What the Europeans called a school was a monstrosity to the Nagual visitor. Everything here was so centralized...their government, their education, their housing...plop. Right in one or two places. Tabby didn't understand how it could have lasted for so long like that. The Mayan Empire survived because the Spaniards had not been able to flush out all of the hidden pockets of the wizarding power in South America.
Then again, she mused as she idly flipped through Hogwarts: A History, the Mayans didn't have any monuments to creative stupidity quite like a castle. There were the temples. The palaces, too....but those were cultural centers! They weren't wantonly complex stone warts on the countryside.
An illustration in the book caught her eye. The Hogwarts Library, sketched in sepia toned ink, depicted shelves upon shelves of books, some of the shelves two or three stories high. Books were a luxury in the Empire. They had codexes for religious purposes, but books were a decadently foreign thing. Yeah, she could read, but that was for work purposes. Leisure reading was an opulent and luxurious thing. And they gave a library like that to children?
Maybe the castle wasn't a stone wart after all...As she read more about the library, she also discovered about the art repository that was inside the stone walls of Hogwarts. Hundreds of thousands of paintings, all made by masters who could do the life-simulation spell with their paints...what was that like? Slowly, the Nagual flipped the page and stared in wonder at the picture that depicted the stairwell with the moving staircases and opulent tapestries and oil paintings. THAT was their school? She'd gone to classes in the branches of fig trees, sitting under the spreading limbs of mahogany, and deep into the forest through the bromeliads. Her own rural experiences in learning to cast spells paled in the wonder of wizarding engineering. Little did she know that her own exotic schooling would have been the envy of any of the students...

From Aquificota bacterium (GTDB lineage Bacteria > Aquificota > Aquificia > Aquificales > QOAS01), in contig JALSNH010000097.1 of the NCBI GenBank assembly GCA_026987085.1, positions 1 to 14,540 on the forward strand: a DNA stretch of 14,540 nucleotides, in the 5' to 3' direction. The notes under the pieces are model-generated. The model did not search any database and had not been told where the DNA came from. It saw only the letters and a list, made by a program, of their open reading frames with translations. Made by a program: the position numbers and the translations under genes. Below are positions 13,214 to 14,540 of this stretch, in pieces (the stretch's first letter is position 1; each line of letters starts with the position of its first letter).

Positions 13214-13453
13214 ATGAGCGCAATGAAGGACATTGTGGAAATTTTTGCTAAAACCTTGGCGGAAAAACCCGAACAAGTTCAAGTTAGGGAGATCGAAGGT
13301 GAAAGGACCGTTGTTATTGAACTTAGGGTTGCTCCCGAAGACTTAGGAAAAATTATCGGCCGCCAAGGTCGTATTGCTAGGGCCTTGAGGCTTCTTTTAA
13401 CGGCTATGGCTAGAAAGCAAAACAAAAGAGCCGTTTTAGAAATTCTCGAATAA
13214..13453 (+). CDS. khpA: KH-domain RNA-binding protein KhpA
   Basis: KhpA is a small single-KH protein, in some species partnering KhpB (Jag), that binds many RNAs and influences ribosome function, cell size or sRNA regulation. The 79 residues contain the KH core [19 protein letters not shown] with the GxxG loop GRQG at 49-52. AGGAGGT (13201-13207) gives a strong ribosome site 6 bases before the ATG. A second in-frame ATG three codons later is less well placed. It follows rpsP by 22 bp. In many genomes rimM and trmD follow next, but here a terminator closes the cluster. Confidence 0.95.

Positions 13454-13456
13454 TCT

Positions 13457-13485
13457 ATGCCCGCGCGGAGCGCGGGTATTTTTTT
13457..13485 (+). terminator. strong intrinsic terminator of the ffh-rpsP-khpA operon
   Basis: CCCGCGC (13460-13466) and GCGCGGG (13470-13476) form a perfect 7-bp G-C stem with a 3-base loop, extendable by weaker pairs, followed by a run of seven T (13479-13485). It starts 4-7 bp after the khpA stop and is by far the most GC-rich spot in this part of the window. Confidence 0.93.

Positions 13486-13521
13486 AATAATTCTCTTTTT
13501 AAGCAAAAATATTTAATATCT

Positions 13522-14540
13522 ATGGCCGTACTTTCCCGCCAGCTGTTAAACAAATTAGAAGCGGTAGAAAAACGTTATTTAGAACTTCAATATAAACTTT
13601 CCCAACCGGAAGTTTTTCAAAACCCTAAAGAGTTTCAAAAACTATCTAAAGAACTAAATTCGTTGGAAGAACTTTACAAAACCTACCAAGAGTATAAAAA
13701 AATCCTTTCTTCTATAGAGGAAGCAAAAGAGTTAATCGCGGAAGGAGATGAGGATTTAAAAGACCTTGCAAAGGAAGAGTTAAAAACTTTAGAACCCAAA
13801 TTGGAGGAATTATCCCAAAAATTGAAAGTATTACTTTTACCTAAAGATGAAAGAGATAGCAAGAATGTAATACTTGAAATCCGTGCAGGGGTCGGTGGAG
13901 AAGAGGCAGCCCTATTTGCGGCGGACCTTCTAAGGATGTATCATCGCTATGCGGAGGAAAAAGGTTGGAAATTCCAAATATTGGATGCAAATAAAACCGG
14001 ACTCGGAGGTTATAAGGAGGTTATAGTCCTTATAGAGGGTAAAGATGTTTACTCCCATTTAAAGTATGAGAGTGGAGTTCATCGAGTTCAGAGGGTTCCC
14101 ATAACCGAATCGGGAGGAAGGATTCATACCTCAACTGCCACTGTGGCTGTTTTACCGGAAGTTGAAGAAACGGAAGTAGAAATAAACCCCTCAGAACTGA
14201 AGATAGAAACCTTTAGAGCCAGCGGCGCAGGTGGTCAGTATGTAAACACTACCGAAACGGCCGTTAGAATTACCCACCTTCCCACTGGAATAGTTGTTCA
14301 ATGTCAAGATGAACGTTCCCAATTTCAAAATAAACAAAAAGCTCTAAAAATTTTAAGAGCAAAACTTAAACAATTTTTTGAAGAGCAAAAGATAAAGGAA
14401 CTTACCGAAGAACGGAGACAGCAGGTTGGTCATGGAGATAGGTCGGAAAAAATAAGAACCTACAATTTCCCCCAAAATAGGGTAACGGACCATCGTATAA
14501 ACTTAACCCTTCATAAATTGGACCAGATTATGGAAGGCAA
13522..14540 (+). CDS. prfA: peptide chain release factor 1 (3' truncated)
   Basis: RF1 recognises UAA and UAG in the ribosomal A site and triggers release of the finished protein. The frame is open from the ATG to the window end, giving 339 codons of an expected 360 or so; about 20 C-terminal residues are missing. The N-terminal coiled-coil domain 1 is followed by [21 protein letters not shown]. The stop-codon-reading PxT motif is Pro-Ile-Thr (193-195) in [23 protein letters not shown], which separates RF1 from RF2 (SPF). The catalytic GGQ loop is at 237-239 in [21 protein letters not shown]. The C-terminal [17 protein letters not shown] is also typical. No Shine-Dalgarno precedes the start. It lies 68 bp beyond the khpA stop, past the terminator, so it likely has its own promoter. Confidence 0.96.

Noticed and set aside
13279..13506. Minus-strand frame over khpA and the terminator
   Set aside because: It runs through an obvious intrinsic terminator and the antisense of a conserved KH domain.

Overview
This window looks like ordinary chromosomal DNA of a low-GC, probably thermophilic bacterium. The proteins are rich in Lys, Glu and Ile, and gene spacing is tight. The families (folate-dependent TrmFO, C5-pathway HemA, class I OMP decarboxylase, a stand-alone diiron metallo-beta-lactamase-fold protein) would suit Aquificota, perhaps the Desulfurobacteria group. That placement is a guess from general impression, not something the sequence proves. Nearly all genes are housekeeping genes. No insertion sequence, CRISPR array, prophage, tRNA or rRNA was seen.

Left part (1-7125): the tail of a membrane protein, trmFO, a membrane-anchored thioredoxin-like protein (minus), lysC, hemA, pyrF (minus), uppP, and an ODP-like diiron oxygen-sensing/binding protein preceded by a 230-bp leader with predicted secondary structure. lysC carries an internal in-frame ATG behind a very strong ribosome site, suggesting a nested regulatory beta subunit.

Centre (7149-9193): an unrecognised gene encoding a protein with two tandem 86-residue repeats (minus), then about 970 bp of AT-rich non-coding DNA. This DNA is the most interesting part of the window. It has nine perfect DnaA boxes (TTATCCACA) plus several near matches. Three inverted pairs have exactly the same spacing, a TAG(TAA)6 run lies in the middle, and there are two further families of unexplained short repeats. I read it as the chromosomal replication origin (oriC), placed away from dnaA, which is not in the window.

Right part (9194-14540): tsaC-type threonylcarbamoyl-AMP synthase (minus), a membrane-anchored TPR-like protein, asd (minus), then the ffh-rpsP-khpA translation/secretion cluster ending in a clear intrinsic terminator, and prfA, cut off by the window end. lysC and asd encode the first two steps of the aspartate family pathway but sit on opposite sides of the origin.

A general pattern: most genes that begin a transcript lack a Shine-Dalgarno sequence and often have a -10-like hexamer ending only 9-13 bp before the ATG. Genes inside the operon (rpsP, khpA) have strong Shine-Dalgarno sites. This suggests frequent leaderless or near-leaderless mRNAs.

Tabby carefully closed the book and stared again at the looming castle, reconsidering her earlier opinion.